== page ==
Breaking down the tent is a bit more time-consuming but not by much. The reason for this is because the fabric of the tent tends to puff outward and needs to be tucked in between the halve of the tent to be out of the way of any zippers and fit properly under the travel cover. Tepee does account for this somewhat by using an optional elastic strap which can be attached internal which pulls the fabric inward as the tent is collapsed.
As far as camping in the Tepui Kukenam Sky, I was very impressed with the sturdiness. As I’ve mentioned above, I was in some nasty winds with rain and hail and nothing ever budged. At several points, the wind was even enough to shake the entire car but the tent stayed put no matter what.
One of the things I was most curious about was how Tepui Tents would travel. Sitting on top of the car in the closed position, the Kukenam Sky basically amounts to a 12 inch high (56″ X 48″) box with flat sides that weighs 130 lbs. On the highway and general roads I didn’t notice anything in the way of feeling top-heavy. Even on trails which can barely be called “roads” at all such as the Switzerland Trail I mentioned earlier, the tent sits close enough to the roof of the car that I didn’t notice any funny handling to speak of.
Where I did notice a difference is gas mileage. On the highway my car with generally get around 27 mpg. While taking the Tepui on a longer road trip (all the way from Colorado to Illinois and back) my mileage sank to a not-so-great 19.5 mpg. This could be a deal breaker for some people. I’m certainly no engineer but it seems to me that there could be a few relatively easy ways to at least partially address this. First, I’d like to see if some sort of a frontside fairing would make a difference. Granted, it would have to have the proper clearance and angle but it would certainly cut the wind a but. Second, I’d be curious to see what a sort of collapsable shell could do to address mileage. This could be made out of fairly lightweight materials and easily fold off the tent or be stowed in the vehicle when not in use. Either way, the mileage increase certainly did not go unnoticed by me.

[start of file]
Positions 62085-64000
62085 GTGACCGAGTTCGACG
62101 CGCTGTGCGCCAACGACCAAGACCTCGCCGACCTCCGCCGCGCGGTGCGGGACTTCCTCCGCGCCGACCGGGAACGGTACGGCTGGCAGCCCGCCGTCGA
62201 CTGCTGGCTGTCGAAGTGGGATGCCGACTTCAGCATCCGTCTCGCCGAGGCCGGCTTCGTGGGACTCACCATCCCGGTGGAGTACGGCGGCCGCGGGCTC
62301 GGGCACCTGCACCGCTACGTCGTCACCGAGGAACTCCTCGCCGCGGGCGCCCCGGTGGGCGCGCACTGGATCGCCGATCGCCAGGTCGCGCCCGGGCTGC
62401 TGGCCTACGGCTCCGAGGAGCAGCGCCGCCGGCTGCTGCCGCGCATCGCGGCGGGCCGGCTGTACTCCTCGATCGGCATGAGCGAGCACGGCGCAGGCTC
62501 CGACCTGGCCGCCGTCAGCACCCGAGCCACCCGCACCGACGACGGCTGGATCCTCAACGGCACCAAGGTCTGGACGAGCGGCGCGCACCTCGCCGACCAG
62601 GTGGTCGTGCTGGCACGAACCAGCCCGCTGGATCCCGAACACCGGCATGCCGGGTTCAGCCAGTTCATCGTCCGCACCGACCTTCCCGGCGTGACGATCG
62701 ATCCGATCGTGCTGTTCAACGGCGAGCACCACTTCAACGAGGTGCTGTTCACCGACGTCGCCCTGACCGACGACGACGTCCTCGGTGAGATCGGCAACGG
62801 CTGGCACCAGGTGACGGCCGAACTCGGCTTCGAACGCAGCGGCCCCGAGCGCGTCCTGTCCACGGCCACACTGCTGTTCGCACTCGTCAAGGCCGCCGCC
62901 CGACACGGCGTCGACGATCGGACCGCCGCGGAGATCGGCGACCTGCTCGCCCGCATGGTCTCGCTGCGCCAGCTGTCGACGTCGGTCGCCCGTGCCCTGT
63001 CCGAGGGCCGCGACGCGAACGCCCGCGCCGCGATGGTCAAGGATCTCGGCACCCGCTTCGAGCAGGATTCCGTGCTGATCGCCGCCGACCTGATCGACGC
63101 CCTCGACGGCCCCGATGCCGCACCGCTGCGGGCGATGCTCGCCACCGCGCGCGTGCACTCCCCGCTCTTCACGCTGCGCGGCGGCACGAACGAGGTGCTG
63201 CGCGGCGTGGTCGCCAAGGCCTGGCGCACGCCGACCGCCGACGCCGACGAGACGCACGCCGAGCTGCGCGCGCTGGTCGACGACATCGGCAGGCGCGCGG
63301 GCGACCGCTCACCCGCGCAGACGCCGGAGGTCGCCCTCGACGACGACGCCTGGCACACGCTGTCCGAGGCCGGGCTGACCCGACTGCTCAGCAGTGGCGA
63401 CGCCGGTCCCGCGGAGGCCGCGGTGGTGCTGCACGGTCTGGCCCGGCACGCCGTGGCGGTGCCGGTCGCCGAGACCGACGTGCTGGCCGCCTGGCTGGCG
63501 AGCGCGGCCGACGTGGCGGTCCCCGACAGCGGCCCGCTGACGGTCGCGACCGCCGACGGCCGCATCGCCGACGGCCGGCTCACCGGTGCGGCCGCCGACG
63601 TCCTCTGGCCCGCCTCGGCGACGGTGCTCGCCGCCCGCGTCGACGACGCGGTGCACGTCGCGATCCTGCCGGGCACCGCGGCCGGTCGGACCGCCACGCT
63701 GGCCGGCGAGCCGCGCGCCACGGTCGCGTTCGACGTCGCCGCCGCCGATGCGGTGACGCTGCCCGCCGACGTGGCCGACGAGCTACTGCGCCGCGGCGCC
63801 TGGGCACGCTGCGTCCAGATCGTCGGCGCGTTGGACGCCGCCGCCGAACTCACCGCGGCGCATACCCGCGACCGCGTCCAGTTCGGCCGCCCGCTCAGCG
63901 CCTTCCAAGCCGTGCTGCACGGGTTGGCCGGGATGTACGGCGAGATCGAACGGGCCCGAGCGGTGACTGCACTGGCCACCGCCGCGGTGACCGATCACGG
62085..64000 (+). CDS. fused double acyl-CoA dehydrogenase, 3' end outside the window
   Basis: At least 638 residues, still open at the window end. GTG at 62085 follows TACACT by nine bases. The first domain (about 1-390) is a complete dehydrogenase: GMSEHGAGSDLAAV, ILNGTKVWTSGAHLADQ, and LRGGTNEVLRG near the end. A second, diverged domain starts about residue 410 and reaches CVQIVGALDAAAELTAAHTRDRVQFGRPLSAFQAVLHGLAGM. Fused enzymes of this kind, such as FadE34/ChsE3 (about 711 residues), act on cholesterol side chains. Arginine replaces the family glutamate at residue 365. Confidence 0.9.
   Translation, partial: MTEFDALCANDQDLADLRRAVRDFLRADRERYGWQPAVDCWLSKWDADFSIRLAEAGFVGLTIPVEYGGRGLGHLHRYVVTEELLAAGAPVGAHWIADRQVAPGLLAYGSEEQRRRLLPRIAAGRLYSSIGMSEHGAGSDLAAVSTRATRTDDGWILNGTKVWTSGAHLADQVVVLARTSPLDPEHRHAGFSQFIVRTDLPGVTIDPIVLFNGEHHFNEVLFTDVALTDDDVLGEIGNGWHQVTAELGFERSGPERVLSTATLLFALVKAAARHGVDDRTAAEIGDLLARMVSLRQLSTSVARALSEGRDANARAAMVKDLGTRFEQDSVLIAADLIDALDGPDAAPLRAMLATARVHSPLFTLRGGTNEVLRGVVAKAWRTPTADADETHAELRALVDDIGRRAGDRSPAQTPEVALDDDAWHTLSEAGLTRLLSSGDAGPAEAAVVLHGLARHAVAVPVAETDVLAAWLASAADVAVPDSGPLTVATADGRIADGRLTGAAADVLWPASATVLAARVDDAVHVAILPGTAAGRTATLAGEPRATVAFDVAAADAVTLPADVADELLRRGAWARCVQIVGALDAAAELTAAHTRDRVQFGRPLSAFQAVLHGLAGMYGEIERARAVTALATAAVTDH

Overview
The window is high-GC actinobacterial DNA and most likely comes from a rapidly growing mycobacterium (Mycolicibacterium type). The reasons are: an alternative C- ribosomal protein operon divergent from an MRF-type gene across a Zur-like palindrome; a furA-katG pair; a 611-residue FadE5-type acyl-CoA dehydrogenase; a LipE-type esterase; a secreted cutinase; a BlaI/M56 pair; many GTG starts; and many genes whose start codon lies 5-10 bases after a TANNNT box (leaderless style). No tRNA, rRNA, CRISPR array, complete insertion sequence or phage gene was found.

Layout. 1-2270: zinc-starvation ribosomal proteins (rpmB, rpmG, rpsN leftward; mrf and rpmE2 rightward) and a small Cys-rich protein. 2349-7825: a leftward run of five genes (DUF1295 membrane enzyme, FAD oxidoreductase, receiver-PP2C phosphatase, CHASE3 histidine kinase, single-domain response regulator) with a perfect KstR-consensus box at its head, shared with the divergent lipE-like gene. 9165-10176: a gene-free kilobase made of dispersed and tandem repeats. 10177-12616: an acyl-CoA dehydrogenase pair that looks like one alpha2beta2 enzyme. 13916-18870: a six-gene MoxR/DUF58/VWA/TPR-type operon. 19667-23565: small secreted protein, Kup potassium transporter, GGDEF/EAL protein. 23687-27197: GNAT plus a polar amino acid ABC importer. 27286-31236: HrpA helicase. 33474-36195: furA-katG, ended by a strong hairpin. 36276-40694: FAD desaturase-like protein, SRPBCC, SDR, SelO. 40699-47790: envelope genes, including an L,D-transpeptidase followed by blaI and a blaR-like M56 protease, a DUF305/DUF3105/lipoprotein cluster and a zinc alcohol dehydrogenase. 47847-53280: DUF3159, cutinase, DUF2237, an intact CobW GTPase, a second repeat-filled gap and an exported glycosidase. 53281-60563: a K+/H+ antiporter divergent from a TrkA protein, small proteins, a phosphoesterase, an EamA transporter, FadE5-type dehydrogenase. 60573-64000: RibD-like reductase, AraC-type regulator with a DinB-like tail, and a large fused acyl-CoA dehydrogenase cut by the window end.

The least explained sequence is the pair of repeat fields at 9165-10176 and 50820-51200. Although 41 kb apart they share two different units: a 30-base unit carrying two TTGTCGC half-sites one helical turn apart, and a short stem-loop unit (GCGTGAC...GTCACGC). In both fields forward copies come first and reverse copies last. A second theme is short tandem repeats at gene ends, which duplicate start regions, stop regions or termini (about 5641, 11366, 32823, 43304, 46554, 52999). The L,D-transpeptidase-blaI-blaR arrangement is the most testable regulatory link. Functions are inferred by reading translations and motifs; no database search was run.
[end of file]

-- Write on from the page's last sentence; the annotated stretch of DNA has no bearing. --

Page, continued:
Something else to consider with a rooftop tent is that if you’re on an extended camping trip in one place, you can’t drive with the tent pitched and you also can’t leave it behind to drive somewhere. This means that each time you need to drive, you have to pack it away. Fortunately, this only takes a few minutes but it does mean that any gear stored in the tent will need to be put into your vehicle.
As far as comfort goes, the Tepui tent is unmatched for sleeping. The pad in the bottom of the tent is one big-ass piece of soft foam with no rocks or sticks to worry about at night. There’s also no worry about rolling off of your sleeping pad or being restricted by being strapped to it.
Ok the price tag: Tepui tents do not come cheap with their cheapest model at $925 and going all the way up to $2395. The Kukenam Sky tent comes in somewhere in the middle with a cost of $1350. This is quite up there but I’ve gotta say that if you do a lot of camping and don’t want to sacrifice comfort (especially if the gas mileage issue can be brought under some control) this is well worth the price. Not only are you up and off the ground, but you’re able to pull back the flaps over the skylights and sleep literally under the stars.